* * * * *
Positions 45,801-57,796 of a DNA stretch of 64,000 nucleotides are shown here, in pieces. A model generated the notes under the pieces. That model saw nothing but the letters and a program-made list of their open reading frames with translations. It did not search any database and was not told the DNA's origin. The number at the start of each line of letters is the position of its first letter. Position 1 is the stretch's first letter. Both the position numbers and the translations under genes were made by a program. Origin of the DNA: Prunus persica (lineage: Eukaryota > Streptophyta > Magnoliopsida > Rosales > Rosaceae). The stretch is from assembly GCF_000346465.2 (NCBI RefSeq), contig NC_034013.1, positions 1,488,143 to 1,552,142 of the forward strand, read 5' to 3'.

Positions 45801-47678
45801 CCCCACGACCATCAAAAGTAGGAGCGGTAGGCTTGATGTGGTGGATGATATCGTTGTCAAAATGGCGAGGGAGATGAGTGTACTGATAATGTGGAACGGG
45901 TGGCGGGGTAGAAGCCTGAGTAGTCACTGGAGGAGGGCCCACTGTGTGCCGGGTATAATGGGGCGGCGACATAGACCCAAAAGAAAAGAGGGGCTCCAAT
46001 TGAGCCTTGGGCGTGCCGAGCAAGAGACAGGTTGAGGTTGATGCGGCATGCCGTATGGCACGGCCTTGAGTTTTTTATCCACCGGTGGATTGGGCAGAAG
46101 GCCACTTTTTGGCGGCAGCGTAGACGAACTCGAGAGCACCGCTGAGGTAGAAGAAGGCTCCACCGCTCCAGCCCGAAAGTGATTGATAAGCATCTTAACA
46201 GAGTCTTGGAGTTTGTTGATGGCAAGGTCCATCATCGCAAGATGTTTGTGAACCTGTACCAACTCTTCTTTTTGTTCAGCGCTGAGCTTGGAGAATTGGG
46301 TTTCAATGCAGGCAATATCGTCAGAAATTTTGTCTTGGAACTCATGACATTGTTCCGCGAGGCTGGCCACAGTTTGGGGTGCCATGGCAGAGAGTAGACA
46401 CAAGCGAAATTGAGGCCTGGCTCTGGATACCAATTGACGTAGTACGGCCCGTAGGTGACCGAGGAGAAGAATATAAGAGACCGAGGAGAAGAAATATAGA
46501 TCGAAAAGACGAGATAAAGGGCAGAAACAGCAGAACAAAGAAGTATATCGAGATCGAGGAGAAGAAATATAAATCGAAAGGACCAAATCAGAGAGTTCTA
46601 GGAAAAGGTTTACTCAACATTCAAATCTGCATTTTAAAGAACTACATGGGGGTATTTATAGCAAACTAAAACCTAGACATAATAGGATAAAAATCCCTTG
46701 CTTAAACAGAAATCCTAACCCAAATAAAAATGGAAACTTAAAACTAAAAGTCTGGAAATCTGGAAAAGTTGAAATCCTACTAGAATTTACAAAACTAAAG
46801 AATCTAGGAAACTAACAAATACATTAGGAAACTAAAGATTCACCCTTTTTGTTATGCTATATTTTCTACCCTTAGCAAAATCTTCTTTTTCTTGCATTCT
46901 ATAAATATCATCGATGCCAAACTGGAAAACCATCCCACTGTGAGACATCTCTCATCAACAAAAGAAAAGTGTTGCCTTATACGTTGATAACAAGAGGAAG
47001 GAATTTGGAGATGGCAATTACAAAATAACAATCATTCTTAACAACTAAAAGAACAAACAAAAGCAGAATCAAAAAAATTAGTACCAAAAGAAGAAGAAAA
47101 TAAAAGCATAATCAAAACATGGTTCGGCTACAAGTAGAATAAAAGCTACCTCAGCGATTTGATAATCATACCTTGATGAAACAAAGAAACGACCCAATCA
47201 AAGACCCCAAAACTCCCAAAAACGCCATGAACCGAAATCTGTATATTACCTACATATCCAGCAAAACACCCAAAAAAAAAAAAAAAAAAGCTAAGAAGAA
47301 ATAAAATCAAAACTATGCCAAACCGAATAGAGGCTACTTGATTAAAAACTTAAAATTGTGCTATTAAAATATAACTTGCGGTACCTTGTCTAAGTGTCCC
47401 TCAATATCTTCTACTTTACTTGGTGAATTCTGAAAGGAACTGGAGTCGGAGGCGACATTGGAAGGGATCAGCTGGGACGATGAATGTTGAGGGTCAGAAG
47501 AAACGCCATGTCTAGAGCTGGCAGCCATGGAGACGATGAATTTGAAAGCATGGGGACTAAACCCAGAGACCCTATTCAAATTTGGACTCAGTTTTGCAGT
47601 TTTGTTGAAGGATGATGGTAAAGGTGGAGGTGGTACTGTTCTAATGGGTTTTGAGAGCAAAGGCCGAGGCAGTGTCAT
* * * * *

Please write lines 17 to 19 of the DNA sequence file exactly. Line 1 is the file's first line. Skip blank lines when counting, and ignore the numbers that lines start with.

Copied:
47201 AAGACCCCAAAACTCCCAAAAACGCCATGAACCGAAATCTGTATATTACCTACATATCCAGCAAAACACCCAAAAAAAAAAAAAAAAAAGCTAAGAAGAA
47301 ATAAAATCAAAACTATGCCAAACCGAATAGAGGCTACTTGATTAAAAACTTAAAATTGTGCTATTAAAATATAACTTGCGGTACCTTGTCTAAGTGTCCC
47401 TCAATATCTTCTACTTTACTTGGTGAATTCTGAAAGGAACTGGAGTCGGAGGCGACATTGGAAGGGATCAGCTGGGACGATGAATGTTGAGGGTCAGAAG